|So||…||You don’t think forgeries affect your stamp collecting area?|
|…||You put your financial resources into stamps, not references.|
|…||You are covered. Your dealer, auctioneer, collector friend, APS / eBay rules for sellers…they will all protect you.|
Unfortunately, many collectors and dealers have the opinion that keeping a forgery reference library is a waste of money, and their resources are better spent buying stamps.
Take a good look at the three stamps below.
Would you buy any of these? Three collectors recently did just that. They trusted the auctioneers who are at the top of their profession to ensure that what they were buying was genuine. In turn, the auctioneers trusted their years of experience, and the expertise of the expert commitees that issued certificates of genuineness for at least two of the stamps. Take a good look at them before reading further.
|If you suspected that all are genuine or all are forgeries, you are incorrect both times. One is genuine, and two are superb forgeries, and I guarantee you the two forgeries would fool any auctioneer, dealer, expert committee or advanced collector who did not have the appropriate literature.Can you now determine which is which ?|
|Stamp 1 is a superb genuine Vancouver Island No. 4 – William H. Gross collection.Recently sold for $1900.00 US, Spink Shreves Galleries, November, 2009. Money well spent.|
|Stamp 2 is an excellent forgery that in 2008 sold as a genuine by one of the world’s leading philatelicauction firms for $10,250 US. Value as a forgery – $500. A $60 reference (Release 1 – Series II) would have saved the buyer $10,250!|
|Stamp 3 is another excellent forgery that also sold in 2008 for as genuine by the same reputable auction firmfor $1250. It even came with two expert certificates! Again, a $60 reference (Release I – Series II) was considered an unnecessary expense or bother by both the seller and the buyer.|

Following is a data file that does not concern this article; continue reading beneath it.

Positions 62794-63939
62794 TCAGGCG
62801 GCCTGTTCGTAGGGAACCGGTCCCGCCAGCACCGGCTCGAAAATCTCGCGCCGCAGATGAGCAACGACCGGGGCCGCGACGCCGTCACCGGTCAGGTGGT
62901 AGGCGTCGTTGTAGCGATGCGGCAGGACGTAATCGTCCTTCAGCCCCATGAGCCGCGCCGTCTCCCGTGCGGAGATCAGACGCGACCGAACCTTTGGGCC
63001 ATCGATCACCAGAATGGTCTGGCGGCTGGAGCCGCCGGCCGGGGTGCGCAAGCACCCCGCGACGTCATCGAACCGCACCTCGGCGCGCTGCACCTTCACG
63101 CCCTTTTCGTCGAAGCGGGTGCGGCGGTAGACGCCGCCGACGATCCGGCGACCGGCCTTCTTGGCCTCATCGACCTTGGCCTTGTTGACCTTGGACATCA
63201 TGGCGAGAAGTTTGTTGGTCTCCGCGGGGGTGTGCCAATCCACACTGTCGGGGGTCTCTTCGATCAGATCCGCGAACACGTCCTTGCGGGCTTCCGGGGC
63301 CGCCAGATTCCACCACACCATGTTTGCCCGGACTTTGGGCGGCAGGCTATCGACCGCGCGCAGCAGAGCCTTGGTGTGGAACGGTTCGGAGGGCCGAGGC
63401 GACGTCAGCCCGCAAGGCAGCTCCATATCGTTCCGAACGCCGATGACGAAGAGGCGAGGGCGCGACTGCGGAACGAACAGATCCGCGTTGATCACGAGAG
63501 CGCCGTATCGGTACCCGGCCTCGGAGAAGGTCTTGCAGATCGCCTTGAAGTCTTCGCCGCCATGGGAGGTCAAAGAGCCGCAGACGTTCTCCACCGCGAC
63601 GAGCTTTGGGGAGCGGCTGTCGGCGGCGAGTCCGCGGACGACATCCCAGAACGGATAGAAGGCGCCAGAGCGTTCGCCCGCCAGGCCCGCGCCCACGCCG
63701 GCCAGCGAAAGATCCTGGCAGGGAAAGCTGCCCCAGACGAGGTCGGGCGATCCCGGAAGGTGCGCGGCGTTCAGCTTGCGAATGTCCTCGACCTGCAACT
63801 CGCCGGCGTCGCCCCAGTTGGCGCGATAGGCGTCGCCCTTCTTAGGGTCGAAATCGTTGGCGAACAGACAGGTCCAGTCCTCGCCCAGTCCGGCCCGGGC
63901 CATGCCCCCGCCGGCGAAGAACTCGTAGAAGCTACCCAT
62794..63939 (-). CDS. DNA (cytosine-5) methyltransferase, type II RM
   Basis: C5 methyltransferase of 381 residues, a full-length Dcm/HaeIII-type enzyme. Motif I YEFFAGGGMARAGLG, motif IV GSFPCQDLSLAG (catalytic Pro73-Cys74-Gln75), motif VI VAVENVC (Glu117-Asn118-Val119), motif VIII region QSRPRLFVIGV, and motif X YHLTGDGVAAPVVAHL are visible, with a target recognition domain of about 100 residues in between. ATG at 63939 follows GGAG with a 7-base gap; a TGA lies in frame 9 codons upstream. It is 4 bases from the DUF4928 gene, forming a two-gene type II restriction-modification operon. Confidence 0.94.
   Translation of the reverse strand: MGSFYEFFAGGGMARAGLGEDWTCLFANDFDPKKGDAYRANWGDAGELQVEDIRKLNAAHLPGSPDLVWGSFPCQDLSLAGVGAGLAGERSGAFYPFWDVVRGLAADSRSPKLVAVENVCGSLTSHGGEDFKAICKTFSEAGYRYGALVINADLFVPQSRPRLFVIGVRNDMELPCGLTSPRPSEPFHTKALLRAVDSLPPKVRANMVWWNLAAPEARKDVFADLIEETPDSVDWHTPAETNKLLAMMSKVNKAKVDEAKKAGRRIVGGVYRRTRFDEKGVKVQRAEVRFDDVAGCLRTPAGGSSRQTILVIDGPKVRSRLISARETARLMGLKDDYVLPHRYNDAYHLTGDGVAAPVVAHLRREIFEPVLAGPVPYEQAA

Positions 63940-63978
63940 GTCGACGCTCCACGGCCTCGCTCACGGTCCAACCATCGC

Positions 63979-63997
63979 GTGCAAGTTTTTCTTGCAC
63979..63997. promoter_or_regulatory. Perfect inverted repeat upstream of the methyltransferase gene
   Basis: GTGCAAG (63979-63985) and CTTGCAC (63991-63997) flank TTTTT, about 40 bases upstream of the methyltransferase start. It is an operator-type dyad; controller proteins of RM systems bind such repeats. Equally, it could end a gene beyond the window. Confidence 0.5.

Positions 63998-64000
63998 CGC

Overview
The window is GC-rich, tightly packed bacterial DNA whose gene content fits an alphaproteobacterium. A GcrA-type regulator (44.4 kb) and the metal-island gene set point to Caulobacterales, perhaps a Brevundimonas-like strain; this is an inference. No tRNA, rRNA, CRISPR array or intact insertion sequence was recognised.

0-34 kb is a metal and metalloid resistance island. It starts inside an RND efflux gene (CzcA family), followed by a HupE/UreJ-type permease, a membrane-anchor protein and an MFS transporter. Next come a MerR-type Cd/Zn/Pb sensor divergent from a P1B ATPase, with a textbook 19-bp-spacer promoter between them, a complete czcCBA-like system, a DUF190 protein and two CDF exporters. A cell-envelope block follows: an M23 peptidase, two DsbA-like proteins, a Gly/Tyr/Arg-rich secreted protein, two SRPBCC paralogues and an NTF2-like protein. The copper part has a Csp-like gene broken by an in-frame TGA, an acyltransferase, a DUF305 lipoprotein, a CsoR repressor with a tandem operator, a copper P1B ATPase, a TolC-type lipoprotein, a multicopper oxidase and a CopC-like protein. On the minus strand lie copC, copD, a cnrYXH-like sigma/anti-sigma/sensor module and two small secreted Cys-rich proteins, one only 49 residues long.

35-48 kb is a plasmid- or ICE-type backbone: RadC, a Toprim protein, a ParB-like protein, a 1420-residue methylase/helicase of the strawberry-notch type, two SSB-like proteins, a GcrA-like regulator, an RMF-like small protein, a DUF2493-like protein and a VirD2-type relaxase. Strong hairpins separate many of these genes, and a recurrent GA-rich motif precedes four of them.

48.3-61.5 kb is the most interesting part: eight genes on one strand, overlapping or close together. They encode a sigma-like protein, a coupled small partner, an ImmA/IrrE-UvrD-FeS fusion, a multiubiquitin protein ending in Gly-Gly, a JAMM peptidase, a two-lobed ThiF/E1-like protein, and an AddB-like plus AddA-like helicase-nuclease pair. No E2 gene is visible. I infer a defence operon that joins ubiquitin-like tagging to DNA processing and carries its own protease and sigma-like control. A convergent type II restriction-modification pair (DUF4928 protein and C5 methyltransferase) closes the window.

|While most forgeries can be detected with a reference collection of genuine stamps to compare – not these. In fact, the papers and watermarks are genuine.|
|Unnecessary expense …. a bother …. trust …. It won’t happen to you ….The reality is that many sellers often rely on the buyers to be able to tell if the stamp they are buying or bidding on is genuine, AND most buyers are trusting the sellers to have screened their stock for forgeries. Both often rely on expert certifications.Dangerous and costly assumptions, especially when expert certifications have been forged.There are many sellers who go to great lengths to screen their stock for fakes and forgeries.
They have built up their own reference collections of both stamps and literature. They are often authors themselves, have written reference books, and publish articles in the society journals such as BNA Topics, The Canadian Philatelist, and Maple Leaves.These dealers and auctioneers have both knowledge and integrity, and not only would never knowingly sell a fake or forgery as genuine, but they try their utmost to be kept informed. Who are these sellers? Ask around, and when you do, ask about their personal reference collections of genuine stamps, covers and literature on forgeries. One of the Vancouver Island forgeries came with two certificates of genuineness. One of these was issued by one of the oldest and most experienced national expert committees! I am assuming the certificates are genuine and not forged themselves. To put 100% of your trust in the seller’s experience, reputation, and expert certificates is not enough. Both expert committees should have caught the following.
|On the forgery, there is a faint white dash extending from the right side of the fourth oblong from the left to the fifth oblong.
You can hardly see it! On the genuine, there is no such dash. For $10,250 US buyer, seller, and expert committee should have known this.
The Pugh Reference Manual No 1 also describes three other flaws to identify the Sperati forgery.
|Notice the white dot above the “NC” of “PENCE”. It is there in all the Sperati forgeries, and not there in the genuine.